Jun. 3, 2001

Church Going

by Philip Larkin

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Poem: "Church Going," by Philip Larkin from The Less Deceived (The Marwell Press).

On this day in 1989, a group of protesters demonstrating in Tianenmen Square in Beijing, demonstrating in favor of democratic reforms, were set upon by Chinese soldiers and between 400 hundred and 800 civilians were left dead.

It's the birthday of novelist Larry McMurtry, born in Witchita Falls, Texas, in 1936, who won the Pulitzer Prize for his novel Lonesome Dove in 1986.

It's the birthday of the poet Allen Ginsberg, born in Newark, New Jersey in 1926. He's best-known for his long poem, "Howl," published when he was 30 years old.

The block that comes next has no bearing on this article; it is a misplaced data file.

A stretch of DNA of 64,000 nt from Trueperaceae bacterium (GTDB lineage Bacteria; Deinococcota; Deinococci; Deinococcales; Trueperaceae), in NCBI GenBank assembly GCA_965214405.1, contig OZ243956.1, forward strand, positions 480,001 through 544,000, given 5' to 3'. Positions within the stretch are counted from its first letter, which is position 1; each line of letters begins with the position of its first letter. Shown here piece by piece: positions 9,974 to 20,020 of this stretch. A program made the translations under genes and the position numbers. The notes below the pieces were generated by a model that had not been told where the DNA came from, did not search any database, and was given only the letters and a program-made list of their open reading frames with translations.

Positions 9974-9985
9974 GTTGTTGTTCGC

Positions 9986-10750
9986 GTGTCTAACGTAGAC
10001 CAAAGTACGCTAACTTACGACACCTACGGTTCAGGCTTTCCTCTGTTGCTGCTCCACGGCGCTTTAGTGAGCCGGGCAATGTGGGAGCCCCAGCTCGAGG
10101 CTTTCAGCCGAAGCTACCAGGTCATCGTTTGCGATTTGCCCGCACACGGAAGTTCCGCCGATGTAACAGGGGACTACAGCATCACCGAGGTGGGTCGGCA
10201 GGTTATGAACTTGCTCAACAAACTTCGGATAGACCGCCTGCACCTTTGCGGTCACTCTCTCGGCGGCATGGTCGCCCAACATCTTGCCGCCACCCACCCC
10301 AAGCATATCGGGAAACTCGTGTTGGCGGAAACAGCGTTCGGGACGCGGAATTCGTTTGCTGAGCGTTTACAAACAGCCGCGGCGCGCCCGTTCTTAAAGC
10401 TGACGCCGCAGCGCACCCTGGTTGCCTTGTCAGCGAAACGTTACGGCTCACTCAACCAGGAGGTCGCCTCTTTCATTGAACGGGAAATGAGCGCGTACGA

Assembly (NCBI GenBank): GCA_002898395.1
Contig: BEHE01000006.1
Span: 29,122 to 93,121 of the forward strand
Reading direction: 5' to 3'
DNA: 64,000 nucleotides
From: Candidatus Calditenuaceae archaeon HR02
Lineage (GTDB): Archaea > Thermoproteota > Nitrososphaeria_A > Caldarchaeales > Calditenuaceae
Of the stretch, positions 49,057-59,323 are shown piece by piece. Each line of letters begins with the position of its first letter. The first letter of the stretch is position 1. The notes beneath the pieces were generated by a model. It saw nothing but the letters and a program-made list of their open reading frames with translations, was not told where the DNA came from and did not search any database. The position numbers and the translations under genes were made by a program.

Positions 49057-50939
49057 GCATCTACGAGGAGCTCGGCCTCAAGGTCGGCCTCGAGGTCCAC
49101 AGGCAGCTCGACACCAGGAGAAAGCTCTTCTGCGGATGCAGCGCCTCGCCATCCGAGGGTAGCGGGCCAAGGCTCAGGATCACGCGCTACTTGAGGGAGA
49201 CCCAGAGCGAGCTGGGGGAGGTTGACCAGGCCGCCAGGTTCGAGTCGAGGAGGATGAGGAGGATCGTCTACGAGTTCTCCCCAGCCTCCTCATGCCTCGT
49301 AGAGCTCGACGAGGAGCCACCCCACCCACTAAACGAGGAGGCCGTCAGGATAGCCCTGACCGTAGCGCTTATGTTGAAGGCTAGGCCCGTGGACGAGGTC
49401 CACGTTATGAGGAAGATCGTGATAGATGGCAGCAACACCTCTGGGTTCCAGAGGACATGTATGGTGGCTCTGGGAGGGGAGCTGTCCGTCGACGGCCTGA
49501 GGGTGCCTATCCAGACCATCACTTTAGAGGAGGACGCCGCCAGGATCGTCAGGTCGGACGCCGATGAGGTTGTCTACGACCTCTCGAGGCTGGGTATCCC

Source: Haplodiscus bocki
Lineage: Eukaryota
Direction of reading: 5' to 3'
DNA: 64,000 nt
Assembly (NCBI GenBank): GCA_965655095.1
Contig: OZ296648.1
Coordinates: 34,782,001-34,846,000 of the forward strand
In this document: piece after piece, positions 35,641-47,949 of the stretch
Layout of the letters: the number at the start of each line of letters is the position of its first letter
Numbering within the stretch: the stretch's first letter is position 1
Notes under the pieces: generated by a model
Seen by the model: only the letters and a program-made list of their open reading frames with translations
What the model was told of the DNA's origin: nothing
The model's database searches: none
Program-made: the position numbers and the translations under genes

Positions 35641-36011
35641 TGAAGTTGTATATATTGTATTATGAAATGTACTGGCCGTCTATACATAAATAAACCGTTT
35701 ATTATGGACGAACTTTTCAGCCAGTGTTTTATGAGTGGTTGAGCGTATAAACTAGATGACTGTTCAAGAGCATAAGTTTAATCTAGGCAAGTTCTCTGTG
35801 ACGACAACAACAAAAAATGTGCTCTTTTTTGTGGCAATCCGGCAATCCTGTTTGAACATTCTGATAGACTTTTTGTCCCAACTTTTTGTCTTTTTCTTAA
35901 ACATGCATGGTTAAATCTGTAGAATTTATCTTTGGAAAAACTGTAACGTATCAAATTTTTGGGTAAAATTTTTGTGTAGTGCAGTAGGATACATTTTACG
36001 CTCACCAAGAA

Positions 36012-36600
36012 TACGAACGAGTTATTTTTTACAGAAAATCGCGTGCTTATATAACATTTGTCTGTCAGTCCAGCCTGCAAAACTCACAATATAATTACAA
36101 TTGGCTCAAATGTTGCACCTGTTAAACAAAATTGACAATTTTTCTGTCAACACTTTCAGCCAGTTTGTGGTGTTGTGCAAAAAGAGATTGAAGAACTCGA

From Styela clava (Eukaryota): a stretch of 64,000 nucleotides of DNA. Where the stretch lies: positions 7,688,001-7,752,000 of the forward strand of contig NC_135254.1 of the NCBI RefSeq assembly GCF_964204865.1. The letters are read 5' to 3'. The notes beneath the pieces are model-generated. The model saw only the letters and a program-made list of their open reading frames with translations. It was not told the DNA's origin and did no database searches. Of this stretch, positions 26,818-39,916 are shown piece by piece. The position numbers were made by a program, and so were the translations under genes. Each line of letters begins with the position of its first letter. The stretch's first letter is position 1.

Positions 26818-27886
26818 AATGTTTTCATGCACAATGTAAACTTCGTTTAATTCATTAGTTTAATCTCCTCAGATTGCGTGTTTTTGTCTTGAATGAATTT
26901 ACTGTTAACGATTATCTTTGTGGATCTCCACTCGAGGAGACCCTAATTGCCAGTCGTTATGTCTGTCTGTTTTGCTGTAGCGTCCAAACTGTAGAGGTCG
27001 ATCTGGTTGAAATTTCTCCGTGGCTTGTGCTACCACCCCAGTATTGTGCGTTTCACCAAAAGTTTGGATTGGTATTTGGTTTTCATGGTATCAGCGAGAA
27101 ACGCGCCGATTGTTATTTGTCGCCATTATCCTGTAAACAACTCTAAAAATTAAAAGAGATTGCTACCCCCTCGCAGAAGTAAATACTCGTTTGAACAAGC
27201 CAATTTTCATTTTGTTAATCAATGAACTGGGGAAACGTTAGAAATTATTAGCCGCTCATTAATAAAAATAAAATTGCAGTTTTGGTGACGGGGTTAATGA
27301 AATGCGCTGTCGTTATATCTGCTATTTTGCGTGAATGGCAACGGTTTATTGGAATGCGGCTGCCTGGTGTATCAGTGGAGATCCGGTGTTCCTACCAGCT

And it's the birthday of the British journalist William Hone, born in Bath, England, in 1780. He was famous for the first exposés of the conditions of insane asylums in Great Britain, and for his battles to win freedom of speech. In 1819, he came out with a political satire, The Political House That Jack Built, with lines such as These are the people all tatter'd and torn,/Who curse the day wherein they were born,/On account of Taxation too great to be borne. He was charged with sedition for writing the stuff, and in a landmark case centering on freedom of speech, won his own acquittal, which made him a hero for writers across England. When he died in London in 1842, young Charles Dickens attended his funeral and helped to pay for his widow's living expenses.

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